### Introduction

In number arithmetic every number $a$ ( $\ne 0$ ) has a reciprocal $b$ written as ${a}^{-1}$ or $\frac{1}{a}$ such that $ba=ab=1$ . Some, but not all, square matrices have inverses. If a square matrix $A$ has an inverse, ${A}^{-1}$ , then

$\phantom{\rule{2em}{0ex}}A{A}^{-1}={A}^{-1}A=I$ .

We develop a rule for finding the inverse of a $2\times 2$ matrix (where it exists) and we look at two methods of finding the inverse of a $3\times 3$ matrix (where it exists).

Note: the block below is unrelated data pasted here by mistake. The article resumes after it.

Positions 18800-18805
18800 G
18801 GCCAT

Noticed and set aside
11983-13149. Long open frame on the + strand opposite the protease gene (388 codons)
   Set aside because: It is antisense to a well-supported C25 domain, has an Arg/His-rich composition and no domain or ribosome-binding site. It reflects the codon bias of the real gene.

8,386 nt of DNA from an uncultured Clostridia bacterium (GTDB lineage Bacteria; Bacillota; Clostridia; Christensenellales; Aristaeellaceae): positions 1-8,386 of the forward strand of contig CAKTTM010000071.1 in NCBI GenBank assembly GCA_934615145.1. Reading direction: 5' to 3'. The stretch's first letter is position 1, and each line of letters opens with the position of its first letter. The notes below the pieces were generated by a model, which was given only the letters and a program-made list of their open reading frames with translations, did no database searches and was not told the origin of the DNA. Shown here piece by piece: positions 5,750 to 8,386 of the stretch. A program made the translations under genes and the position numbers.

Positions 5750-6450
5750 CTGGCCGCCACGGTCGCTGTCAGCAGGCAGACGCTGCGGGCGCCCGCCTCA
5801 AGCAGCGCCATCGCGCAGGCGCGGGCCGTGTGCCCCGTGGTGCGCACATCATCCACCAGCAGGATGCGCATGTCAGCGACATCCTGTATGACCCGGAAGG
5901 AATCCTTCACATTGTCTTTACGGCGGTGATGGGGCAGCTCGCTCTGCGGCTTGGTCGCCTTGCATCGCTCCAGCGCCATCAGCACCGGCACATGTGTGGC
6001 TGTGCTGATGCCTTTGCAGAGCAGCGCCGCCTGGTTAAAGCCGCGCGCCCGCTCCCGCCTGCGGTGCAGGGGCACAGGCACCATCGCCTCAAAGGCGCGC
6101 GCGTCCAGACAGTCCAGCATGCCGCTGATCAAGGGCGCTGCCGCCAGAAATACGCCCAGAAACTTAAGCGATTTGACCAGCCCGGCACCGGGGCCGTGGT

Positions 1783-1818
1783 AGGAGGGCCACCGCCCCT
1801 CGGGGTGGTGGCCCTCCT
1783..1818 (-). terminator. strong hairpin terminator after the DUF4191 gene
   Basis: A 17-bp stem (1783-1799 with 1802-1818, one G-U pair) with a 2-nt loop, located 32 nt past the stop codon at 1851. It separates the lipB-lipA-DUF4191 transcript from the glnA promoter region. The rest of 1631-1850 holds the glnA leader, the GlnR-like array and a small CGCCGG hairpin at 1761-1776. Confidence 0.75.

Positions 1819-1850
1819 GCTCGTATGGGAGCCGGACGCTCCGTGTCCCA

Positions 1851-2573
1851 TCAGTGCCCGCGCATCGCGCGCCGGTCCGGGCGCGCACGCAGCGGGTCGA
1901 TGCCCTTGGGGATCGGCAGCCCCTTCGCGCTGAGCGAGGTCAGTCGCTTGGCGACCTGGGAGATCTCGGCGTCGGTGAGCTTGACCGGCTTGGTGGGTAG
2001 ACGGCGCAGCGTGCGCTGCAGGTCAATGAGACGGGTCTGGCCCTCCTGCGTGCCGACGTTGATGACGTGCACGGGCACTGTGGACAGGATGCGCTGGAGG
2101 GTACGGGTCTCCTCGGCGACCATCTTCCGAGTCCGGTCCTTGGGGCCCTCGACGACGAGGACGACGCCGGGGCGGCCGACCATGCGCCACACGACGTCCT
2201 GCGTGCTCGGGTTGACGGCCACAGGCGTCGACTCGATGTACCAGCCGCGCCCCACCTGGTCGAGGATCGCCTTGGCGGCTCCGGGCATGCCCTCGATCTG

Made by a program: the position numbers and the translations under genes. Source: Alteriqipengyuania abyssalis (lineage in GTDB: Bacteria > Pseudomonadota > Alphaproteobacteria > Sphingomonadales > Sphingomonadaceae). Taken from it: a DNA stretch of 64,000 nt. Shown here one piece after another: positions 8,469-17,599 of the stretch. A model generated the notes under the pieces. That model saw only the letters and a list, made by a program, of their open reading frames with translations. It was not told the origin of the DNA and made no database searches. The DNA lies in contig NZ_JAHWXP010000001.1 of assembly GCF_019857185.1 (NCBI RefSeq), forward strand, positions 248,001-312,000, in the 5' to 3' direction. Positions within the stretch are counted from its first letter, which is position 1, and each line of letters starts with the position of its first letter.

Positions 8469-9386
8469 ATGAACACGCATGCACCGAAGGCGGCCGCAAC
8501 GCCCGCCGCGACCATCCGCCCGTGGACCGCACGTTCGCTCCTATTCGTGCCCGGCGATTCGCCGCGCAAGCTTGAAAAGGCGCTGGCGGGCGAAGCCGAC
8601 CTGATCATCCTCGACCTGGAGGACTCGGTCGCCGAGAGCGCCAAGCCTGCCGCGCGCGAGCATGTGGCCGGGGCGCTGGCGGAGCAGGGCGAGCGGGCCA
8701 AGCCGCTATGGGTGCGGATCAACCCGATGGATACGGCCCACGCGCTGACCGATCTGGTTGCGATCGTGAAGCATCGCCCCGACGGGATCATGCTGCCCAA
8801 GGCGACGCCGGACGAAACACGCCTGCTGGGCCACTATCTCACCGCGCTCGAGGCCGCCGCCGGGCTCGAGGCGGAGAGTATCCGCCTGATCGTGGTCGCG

Non-square matrices do not possess inverses so this Section only refers to square matrices.

#### Prerequisites

- be familiar with the algebra of matrices
- be able to calculate a determinant
- know what a cofactor is

#### Learning Outcomes

- state the condition for the existence of an inverse matrix
- use the formula for finding the inverse of a $2\times 2$ matrix
- find the inverse of a $3\times 3$ matrix using row operations and using the determinant method

#### Contents

1 The inverse of a square matrix2 The inverse of a 2 $\times $ 2 matrix

3 The inverse of a 3 $\times $ 3 matrix - Gauss elimination method

4 The inverse of a 3 $\times $ 3 matrix - determinant method